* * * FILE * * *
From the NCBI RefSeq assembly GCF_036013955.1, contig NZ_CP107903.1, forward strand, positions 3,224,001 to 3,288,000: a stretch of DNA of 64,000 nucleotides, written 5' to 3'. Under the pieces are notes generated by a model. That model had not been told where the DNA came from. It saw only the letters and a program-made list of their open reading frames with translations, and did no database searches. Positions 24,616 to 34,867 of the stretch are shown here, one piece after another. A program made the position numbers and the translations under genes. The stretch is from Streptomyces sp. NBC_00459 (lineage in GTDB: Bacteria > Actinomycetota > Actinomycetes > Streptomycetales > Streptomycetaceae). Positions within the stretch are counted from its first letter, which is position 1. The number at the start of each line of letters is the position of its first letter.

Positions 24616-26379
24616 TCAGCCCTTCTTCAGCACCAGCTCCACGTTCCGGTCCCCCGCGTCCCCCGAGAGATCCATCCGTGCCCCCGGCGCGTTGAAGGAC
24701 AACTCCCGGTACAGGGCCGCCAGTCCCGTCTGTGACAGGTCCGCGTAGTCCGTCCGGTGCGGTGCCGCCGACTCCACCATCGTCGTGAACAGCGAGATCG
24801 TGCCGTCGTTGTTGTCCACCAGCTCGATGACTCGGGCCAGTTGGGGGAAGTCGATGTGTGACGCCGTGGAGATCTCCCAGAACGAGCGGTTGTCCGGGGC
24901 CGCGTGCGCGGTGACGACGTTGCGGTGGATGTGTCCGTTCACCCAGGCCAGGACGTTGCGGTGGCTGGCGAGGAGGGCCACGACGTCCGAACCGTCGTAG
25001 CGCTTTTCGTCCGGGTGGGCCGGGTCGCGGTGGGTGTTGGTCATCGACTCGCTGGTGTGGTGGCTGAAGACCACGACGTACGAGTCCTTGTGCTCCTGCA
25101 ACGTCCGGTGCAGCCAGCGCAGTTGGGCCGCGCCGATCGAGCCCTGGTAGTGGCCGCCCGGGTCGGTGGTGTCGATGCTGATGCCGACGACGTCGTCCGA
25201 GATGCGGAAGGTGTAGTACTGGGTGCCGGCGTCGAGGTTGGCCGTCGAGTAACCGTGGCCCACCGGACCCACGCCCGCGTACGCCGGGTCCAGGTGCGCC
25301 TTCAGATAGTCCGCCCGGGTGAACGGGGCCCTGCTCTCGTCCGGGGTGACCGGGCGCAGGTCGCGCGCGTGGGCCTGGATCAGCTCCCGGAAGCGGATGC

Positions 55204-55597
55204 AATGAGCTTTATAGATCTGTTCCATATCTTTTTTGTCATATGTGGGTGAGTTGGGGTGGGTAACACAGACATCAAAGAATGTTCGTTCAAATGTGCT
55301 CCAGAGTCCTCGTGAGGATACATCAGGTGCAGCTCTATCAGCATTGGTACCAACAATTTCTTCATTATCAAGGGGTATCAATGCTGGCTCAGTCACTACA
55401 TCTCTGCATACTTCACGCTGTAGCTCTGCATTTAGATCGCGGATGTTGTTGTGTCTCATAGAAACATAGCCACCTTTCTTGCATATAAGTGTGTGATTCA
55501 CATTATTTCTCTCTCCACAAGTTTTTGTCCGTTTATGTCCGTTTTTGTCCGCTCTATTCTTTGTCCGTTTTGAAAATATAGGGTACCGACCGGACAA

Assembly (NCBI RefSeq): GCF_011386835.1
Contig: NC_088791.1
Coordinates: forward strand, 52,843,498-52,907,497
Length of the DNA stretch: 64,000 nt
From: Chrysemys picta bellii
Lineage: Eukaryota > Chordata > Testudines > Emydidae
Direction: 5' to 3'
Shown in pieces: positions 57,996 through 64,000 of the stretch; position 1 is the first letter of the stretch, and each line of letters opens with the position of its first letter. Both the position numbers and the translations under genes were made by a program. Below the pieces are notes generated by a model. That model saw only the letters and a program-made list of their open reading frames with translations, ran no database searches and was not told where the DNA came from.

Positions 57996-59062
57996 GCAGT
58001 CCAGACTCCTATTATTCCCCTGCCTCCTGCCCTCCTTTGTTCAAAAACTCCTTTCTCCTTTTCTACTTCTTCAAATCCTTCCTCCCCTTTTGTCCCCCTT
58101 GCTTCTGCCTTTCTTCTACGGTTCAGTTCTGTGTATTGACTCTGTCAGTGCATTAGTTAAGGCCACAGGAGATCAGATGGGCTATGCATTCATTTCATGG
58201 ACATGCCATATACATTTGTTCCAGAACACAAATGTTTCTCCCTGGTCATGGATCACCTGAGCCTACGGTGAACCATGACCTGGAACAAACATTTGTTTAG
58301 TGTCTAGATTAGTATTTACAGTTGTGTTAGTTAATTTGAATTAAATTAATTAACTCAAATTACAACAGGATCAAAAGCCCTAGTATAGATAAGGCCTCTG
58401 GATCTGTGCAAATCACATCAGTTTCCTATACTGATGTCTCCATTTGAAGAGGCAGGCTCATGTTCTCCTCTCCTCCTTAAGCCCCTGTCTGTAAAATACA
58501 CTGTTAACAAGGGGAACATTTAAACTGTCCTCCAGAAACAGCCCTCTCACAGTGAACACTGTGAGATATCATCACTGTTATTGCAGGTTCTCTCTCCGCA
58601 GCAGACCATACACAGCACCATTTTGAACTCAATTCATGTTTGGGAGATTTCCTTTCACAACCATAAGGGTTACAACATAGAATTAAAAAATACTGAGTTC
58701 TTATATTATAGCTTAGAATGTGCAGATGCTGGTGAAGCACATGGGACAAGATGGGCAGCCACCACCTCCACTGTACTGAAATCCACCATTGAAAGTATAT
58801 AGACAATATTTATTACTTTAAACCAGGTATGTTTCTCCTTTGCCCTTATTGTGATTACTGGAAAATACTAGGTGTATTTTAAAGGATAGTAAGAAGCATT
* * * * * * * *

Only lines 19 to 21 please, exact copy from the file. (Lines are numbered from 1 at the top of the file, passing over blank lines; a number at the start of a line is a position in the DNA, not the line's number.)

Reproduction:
Length of the DNA stretch: 64,000 nt
From: Chrysemys picta bellii
Lineage: Eukaryota > Chordata > Testudines > Emydidae